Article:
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Now and Then

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ROI by Frank J. Rich

ROI
BY FRANK J. RICH

There is growing evidence that the recent downturn did permanent damage. Indeed, the measure of recovery and a close examination of fundamental growth elements by the CBO (Congressional Budget Office) suggests the term given to this one— The Great Recession—is an apt description.

The U.S. economy has done more than “slow and recover,” the typical cycle lasting an average of 7-years; it has fundamentally changed. The prevailing view has always been that the U.S. economy will gain back what was lost in a recession, but this time is different, as many economists and academics believe we will not regain what was lost in this latest downturn, giving rise to the view that the recession changed the economy at its root. (more…)

March 17, 2014 |

It’s True

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ROI by Frank J. Rich

ROI
BY FRANK J. RICH

People are funny. Some, children especially, are even funnier. We’re quirky, independent, gregarious, taciturn, heady, engaging, phlegmatic… . You get the idea. And not coincidentally, we’re ever changing. Once you get to know us we do something totally unexpected. That’s the good and the bad news.

From time in memoriam we defy stereotypical definitions, and spurn virtually all attempts by others to pigeonhole us, at least completely. How else might we extend the next generation of our infinite personalities if not allowed to change, to grow, to be different from what we were before, except, perhaps, to our mothers? (more…)

March 10, 2014 |

All In?

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ROI by Frank J. Rich

ROI
BY FRANK J. RICH

Americans are risk takers. If anything, they are no less the cowboys of yesteryear but for the tools of their trade. The “guts and glory” motivation remains.

Much of this column speaks to risk, perhaps because it is so fundamental to business, the root of ROI columns. The landscape of principles and best practices is littered with potholes, missteps that cause course changes and interruptions. Preparation is the pole vault, and courage its energy. Little productive happens without them. (more…)

February 28, 2014 |

Shoppers Never Stop Shopping

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ROI by Frank J. Rich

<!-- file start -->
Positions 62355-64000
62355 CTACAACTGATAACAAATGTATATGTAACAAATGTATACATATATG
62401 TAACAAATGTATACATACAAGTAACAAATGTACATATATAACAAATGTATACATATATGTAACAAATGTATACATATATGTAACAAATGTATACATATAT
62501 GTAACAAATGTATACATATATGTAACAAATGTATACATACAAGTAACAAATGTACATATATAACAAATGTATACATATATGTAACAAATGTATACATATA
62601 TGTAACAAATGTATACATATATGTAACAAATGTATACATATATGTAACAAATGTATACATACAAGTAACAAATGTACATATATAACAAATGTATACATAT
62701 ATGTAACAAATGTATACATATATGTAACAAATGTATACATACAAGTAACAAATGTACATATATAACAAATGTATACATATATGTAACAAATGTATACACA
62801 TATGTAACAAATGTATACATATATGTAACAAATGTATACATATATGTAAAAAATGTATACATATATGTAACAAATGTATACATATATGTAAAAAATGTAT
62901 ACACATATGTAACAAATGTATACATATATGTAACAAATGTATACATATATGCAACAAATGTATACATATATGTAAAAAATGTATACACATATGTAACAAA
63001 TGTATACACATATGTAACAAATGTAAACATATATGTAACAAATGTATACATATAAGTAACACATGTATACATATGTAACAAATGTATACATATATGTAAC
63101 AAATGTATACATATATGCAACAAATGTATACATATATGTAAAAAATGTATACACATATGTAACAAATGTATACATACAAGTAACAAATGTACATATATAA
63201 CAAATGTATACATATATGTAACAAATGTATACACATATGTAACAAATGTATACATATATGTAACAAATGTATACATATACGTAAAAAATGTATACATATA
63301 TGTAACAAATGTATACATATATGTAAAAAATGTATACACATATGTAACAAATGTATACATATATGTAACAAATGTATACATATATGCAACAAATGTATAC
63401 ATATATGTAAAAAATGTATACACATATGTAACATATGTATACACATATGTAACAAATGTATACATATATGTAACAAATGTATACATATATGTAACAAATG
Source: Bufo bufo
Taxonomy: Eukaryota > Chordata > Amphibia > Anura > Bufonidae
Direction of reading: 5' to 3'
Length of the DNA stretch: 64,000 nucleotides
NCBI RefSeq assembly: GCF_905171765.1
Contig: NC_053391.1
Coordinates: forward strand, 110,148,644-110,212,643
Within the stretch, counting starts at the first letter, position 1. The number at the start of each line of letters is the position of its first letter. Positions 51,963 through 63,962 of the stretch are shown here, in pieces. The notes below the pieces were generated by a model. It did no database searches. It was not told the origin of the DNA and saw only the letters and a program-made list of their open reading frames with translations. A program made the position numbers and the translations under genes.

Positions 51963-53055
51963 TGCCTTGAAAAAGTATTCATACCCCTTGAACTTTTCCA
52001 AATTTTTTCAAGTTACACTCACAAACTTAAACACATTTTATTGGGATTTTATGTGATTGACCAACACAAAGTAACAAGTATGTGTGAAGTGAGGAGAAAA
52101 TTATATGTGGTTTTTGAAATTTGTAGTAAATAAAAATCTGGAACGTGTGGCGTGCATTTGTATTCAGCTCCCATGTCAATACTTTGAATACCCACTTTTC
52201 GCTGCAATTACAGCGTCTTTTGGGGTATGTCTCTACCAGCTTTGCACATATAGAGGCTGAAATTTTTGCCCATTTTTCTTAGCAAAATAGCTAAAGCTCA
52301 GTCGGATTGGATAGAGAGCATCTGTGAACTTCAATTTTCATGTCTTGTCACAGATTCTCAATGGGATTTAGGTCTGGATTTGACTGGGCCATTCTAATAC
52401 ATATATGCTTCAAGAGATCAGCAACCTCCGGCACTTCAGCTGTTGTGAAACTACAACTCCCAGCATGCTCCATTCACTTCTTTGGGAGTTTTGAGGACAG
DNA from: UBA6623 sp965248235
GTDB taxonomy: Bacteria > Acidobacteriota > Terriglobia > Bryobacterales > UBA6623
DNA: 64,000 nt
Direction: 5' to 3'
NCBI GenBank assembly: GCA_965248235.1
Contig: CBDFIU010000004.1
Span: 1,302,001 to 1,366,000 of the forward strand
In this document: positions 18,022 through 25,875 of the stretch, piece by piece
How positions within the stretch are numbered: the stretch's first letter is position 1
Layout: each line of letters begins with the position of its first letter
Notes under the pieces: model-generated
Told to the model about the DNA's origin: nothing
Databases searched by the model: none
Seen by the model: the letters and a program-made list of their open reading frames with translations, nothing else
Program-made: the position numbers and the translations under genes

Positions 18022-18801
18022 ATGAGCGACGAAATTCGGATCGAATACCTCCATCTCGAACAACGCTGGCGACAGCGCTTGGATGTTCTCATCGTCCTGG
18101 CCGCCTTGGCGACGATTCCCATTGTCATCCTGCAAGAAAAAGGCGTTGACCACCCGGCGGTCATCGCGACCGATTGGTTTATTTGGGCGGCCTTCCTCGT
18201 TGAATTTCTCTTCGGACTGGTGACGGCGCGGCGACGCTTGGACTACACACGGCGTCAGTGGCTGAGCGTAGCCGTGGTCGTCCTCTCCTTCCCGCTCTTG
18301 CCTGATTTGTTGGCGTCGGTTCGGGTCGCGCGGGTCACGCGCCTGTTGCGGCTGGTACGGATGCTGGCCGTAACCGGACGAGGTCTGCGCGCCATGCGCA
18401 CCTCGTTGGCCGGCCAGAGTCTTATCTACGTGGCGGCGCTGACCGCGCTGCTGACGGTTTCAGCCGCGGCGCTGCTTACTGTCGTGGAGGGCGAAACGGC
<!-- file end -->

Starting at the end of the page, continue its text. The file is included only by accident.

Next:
ROI
BY FRANK J. RICH

Consumers are a vital part of every economy. Consumption gives life to commerce as none other can. The force of it at the retail level (USA) accounted for $4.7 trillion in 2013 of a $17 trillion economy (GDP). That amounts to roughly 25 percent of the world’s GDP. And, 71 percent of the US economy is given over to consumer spending on durable and non-durable goods, and services. A shopper is more than the stereotypical character depicted in the movie Shopaholic. S/he is in search of the things they need, some they want, and many that have formed a habit in them, such as vitamin supplements. On the obverse side of this coin is the supplier of goods and services: the retailers, manufacturers, and service providers that satisfy the hungry giant called consumption. (more…)

February 18, 2014 |

Is Bad Weather Good for Business?

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ROI
BY FRANK J. RICH

If you live in the Northeast you’re having it; that is, bad weather. If you are among the few who drove to work in it, you couldn’t help but notice that stores everywhere were closed. It’s hard to “do business” if the lights are out, the door is closed, and nobody is in the store to greet you.

That said, Main Street might be a little different from companies whose customers are anything but local. Those that make it to work at such companies are actually more productive, which definitely serves growth. According to research done by a group at Harvard Business School, there is now evidence that what appears to be good reason to feel anxious about lost business may be quite the opposite. This team of professors found that productivity actually improved during bad weather days, after studying thousands at a Tokyo bank over two years. (more…)

February 7, 2014 |

Failing Smart

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ROI
BY FRANK J. RICH

Enterprise models often emphasize quick results. Why? The market moves more quickly today than ever, technology forces disruptive change, and innovations are increasingly more destructive (in the short term) than productive. Even the hint of technology advancement (for its effect on the use model) is often enough to stall sales of it. Yet, to effect a market with a new product idea or advancement takes an average of two years. It’s much the same to establish a new business of most any kind. How, then, do we manage the uncertain task of delivering new products to market and new enterprises of promise? (more…)

January 17, 2014 |

Simply, Smartly

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ROI
BY FRANK J. RICH

A new TV series presents a bionic man more given to rationality than physicality. Lee Majors, the original bionic man, would find this new fellow an insurmountable foe. Josh Holloway’s character, a high-tech intelligence operative, has been fitted with a computer in his brain that has both an appetite for data and the processing power to use and recall them. That coupled with his human instincts and analog senses prepare a unique blend of the old and new, in bionic terms at least. (more…)

January 10, 2014 |
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